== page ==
University approves updated alcohol policy

AMS says official policy doesn’t reflect student consultation

Policy restricts on-campus consumption of alcohol.
Credit: 
Journal File Photo

The University announced on June 25 it had approved an updated alcohol policy earlier this month. 

The official policy, which was last updated in 2012, has been guided by the national Postsecondary Education Partnership-Alcohol Harms (PEP-AH) framework to reflect best practices related to alcohol advertising, service, and harm-reduction strategies.

The updated policy ushers in significant restrictions to on-campus consumption of alcohol, including what can be served at campus drinking establishments and Orientation Week events.

Mixed alcoholic shots, for example, are limited under the policy to one per consumer, per transaction, and are not permitted to be served back-to-back without a reasonable timeframe, which the University defines as 30 minutes. 

Alcoholic shots won’t be served at all on campus during peak periods of alcohol consumption like Orientation Week, Homecoming weekend, Halloween, and St. Patrick’s Day.

Additionally, no individual may be served more than two alcoholic beverages per order.

The policy review was conducted by the Alcohol Working Group’s Policy Sub-Committee through collaboration with other campus stakeholders, including AMS and the Society of Graduate and Professional Studies (SGPS). The University also held a public consultation period with the wider community in September 2019. 

Input was also received from representatives of PEP-AH and Kingston, Frontenac, Lennox and Addington (KFL&A) Public Health.

READ MORE: As new alcohol policy approaches implementation, student governments push back

“Last year, [the 2019-20 AMS executive] devoted a significant amount of time into consultations and surveying to gain perspectives from students at Queen’s and to advocate for them,” Jared den Otter, AMS President, wrote in a statement to The Journal. “Students were extremely engaged and active during the process of reviewing the proposed policy, which has not been reflected in the official version.”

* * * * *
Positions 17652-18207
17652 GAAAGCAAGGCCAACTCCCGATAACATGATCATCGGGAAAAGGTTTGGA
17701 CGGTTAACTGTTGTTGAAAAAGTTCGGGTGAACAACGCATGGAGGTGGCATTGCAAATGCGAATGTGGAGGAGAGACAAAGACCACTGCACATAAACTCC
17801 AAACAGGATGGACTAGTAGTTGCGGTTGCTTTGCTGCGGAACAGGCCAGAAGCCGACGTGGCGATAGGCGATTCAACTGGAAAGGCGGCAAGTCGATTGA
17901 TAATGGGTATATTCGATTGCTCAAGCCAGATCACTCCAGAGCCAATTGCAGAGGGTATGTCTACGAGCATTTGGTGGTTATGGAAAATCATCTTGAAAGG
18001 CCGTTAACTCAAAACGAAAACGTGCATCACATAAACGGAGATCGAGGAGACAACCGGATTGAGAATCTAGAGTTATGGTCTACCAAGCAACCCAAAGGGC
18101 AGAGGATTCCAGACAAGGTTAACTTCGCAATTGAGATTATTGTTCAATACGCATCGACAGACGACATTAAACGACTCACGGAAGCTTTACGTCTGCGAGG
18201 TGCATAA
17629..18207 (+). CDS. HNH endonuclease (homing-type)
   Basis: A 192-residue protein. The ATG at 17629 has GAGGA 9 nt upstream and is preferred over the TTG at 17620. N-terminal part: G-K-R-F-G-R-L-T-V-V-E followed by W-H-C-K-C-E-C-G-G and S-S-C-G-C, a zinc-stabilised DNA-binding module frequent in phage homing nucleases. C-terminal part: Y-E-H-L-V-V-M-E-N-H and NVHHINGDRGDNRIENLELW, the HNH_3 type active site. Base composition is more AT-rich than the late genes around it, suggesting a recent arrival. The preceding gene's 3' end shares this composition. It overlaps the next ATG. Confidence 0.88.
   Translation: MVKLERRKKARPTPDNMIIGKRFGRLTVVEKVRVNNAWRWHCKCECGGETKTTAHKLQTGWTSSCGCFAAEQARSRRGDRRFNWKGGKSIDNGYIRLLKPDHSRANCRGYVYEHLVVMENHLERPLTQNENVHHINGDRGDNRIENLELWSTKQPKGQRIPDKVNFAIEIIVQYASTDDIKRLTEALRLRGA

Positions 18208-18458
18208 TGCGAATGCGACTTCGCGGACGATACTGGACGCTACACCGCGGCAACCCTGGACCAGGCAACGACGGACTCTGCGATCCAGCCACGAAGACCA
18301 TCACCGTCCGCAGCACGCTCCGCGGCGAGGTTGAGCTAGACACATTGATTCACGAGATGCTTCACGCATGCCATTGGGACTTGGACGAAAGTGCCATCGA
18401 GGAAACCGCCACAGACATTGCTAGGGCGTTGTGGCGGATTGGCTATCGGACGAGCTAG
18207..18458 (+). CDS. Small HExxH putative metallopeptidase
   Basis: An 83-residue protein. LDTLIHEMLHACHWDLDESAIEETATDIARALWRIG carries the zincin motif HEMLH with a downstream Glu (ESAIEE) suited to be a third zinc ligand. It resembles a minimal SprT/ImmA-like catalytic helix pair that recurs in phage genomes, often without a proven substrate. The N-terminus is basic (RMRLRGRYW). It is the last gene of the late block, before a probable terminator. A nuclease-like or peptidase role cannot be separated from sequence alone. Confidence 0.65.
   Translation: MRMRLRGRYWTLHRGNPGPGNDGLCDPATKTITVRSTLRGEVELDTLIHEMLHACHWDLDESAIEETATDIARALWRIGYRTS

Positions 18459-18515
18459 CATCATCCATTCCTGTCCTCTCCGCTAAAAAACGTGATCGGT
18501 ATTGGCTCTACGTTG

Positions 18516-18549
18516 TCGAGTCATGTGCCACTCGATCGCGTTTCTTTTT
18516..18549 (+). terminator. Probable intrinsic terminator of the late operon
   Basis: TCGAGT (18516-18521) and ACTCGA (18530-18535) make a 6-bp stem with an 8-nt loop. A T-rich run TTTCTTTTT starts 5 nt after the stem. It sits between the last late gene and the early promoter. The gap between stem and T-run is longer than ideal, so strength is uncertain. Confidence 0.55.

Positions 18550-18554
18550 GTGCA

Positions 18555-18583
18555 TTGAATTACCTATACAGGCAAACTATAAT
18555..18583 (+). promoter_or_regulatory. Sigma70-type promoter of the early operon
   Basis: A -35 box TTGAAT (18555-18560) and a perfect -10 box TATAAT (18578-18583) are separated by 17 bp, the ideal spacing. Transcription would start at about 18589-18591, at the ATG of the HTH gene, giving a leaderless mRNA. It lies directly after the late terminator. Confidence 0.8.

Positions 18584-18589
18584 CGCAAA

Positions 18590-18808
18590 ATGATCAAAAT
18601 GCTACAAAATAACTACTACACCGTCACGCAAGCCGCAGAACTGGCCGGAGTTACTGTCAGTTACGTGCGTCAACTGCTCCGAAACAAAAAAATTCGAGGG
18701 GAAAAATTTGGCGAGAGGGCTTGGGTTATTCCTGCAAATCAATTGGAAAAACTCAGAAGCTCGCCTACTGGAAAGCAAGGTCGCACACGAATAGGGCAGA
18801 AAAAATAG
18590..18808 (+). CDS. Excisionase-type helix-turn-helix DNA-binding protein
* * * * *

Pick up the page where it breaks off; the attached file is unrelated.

Den Otter pointed to some of the actions the 2019-20 AMS executive took to prioritize student consultations throughout the alcohol policy review, including listening to peers, surveying students, and advocating  the University for changes to the policy that students felt were necessary. 

The AMS conducted an independent survey to collect feedback on the policy proposal before submitting a final report with the results to the University on Oct. 8, 2019, stating its opposition to several of the changes the policy aims to implement.

The survey received more than 2,000 student and faculty responses that largely criticized the policy’s proposed restrictions to alcohol consumption at campus bars and during Orientation Week. The survey also raised concerns about student safety at off-campus drinking establishments. 

“The AMS will continue to consult with students, as we believe it should be prioritized during any policy development or review process,” den Otter wrote, adding the Society welcomes feedback from students who are concerned about the updated alcohol policy. 

“We implore the University to consider student voices that have gone unaddressed throughout the process of updating this policy that is in place for the safety of students,” den Otter wrote.

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